Unlike past BHEF-led fundraisers, every dollar of the so-called One Campaign is going to fund staff salaries. “The BHUSD Board of Education has committed to use the One Campaign funds solely to fund the positions on the list,” according to information on the BHEF website.

The list of positions to be saved was determined by the BHUSD superintendent, the principal of Beverly Hills High School and the principals of the four K-8 schools. Those staff members were on March 15 that they would be laid off if additional funding wasn’t found; state education law requires staff to be told of potential layoffs by that date, with actual layoffs by May 15.

For better or worse, Californians have mastered the nonprofit structures required to raise and spend money on public schools and staff. There are now hundreds of education foundations across the state, according to the California Consortium of Education Foundations. Some of the most active ones include the Redondo Beach Education Foundation, the Irvine Public Schools Foundation and the Santa Monica-Malibu Education Foundation.

With so many foundations, targeted fundraising drives may be fast becoming the new norm for financing public school programs.

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Susie Roberts May 04, 2011 at 06:27 PM
Thank you for a great article. The question we have to ask ourselves is: How much do I value a strong education? When we are continually faced with cuts to our schools, it is viatl that we all step into help. Not having children in school oes not absolve you of your participation. The students of today are facing a rapidly expanding, technology based future. It is now up to us to fill in the gaps of funding. If we don't, who will? We can not afford to wait for Superman. You can be the hero.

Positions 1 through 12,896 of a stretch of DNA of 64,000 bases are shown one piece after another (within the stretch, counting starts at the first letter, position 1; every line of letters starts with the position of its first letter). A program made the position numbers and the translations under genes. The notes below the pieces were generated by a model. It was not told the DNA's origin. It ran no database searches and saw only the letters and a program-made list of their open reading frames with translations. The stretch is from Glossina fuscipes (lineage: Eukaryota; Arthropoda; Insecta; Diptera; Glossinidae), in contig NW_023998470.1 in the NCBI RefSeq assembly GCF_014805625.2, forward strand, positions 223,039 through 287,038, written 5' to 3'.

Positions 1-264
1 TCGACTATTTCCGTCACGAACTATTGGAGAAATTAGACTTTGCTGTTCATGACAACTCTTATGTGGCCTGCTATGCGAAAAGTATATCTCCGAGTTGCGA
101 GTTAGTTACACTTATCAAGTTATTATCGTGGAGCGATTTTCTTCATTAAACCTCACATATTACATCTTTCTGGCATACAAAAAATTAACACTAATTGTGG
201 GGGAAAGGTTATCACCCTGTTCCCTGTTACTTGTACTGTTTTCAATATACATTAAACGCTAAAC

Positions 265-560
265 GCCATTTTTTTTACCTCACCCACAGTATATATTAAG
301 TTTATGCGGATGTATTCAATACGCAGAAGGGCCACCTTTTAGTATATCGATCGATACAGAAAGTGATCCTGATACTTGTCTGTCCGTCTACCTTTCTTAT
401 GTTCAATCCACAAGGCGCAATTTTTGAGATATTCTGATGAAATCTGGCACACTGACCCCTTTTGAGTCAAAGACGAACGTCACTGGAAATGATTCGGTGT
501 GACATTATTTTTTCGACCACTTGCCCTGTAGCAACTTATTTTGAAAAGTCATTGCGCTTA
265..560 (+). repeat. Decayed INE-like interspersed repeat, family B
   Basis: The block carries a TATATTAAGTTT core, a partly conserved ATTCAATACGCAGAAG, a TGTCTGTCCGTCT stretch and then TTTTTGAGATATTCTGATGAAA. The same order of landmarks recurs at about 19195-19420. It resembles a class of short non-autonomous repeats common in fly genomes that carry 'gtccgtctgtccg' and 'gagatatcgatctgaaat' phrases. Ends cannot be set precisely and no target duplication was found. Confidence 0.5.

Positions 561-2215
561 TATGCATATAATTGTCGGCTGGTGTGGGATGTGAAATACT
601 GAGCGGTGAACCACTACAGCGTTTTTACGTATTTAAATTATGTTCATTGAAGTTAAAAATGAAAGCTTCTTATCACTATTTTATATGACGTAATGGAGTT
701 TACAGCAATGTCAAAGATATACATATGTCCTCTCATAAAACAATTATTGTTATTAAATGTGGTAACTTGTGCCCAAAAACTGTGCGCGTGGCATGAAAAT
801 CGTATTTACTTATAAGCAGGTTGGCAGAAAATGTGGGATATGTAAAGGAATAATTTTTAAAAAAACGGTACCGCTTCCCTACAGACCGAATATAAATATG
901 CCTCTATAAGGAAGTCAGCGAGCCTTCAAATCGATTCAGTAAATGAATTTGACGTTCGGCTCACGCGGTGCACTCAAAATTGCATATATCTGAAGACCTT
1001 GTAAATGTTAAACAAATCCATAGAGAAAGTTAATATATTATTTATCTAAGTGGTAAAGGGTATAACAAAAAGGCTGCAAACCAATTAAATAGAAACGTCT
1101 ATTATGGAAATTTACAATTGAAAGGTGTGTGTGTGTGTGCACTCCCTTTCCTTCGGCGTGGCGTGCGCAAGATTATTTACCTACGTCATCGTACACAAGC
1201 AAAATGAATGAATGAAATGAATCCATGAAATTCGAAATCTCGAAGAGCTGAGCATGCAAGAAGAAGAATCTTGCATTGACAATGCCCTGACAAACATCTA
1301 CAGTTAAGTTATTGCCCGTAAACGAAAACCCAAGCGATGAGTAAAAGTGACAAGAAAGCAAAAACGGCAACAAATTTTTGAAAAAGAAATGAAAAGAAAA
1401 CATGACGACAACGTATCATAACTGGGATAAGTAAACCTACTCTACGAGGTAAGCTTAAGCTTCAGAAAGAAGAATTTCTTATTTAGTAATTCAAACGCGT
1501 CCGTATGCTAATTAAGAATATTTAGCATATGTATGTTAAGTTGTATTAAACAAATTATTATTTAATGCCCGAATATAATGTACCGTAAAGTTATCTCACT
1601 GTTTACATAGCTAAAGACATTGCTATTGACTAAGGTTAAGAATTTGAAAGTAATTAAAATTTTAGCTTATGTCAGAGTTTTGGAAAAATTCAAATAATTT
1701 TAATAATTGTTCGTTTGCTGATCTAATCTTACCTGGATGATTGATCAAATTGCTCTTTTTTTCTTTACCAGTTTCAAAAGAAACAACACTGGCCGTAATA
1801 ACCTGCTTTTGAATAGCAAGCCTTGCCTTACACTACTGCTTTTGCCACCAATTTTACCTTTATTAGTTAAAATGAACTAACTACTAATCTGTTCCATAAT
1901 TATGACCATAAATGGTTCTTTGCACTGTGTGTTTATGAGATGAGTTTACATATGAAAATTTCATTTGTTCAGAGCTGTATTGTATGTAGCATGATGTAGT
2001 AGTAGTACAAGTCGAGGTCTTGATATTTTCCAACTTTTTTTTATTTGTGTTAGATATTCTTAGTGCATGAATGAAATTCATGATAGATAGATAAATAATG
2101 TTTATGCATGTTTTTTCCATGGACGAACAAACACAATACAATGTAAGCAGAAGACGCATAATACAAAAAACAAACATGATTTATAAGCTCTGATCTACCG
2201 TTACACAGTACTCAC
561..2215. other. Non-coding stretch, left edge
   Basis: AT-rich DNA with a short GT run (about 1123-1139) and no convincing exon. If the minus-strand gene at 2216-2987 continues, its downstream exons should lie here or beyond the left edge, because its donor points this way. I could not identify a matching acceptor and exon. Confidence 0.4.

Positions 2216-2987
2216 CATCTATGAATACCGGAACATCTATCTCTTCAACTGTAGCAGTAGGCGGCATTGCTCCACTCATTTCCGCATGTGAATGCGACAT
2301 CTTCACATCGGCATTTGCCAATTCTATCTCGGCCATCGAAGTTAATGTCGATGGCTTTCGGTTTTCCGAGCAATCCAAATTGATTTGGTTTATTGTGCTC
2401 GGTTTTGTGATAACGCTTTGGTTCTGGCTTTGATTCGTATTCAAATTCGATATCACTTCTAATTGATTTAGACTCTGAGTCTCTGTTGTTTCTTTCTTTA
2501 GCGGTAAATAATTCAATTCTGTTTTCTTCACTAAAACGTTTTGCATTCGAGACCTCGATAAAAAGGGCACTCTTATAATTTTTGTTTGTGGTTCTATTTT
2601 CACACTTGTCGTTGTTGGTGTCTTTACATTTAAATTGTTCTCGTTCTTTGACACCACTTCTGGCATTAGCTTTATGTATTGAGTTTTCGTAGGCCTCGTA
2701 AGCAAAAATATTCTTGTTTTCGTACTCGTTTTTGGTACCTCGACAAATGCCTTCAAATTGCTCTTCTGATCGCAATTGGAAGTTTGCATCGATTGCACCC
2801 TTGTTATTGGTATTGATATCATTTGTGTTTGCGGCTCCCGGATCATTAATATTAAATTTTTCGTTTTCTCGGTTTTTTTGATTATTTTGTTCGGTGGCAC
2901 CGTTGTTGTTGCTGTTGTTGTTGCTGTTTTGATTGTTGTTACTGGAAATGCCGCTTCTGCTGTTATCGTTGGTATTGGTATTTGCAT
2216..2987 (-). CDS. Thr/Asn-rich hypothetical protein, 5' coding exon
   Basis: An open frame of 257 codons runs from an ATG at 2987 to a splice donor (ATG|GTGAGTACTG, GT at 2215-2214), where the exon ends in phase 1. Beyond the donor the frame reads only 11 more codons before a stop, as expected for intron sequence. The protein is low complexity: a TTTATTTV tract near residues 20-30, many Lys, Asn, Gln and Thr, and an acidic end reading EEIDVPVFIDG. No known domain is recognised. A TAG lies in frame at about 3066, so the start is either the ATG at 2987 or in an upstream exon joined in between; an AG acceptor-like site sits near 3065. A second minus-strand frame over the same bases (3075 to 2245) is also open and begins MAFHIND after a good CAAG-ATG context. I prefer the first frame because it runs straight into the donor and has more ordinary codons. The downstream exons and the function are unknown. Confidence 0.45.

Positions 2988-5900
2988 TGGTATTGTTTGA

Susie Roberts May 04, 2011 at 06:29 PM
Sorry, small keyboard.
DoughBoy May 04, 2011 at 11:36 PM
The goals of this campaign are certianly laudable, but is this the way we are going to fund our public schools going forward -- year-to-year with no strategic planning , and by begging residents to pony up more than they already do in taxes, school supplies, etc? This is not to knock the BH BOE or BHEF, because they are just playing the cards dealt to them by the state of California. But this is not a sustainable model. We need fundamental reform, and the teacher unions need to lead it, not fight it at most every turn. Oh, and please stop the silly Superman references please; this is serious stuff, not a cartoon.
Ellen Lutwak May 05, 2011 at 05:50 AM
Has the school district partnered in any way with the real estate companies and agents who laud the great school district and help keep property values up?
Patricia Turner July 11, 2011 at 02:01 PM
Great article! It is an amazing thing what they've done. BHHS it's one of the best and most prestigious high schools. A lot of famous people graduated from there. I've just been to Michael Libow's concert and he graduated from BHHS as well. Here's a small link from the concert: http://vimeo.com/25991990 Awesome stuff, I assure you! He is one of the best real estate agents in Beverly Hills as well, and he also has a great band.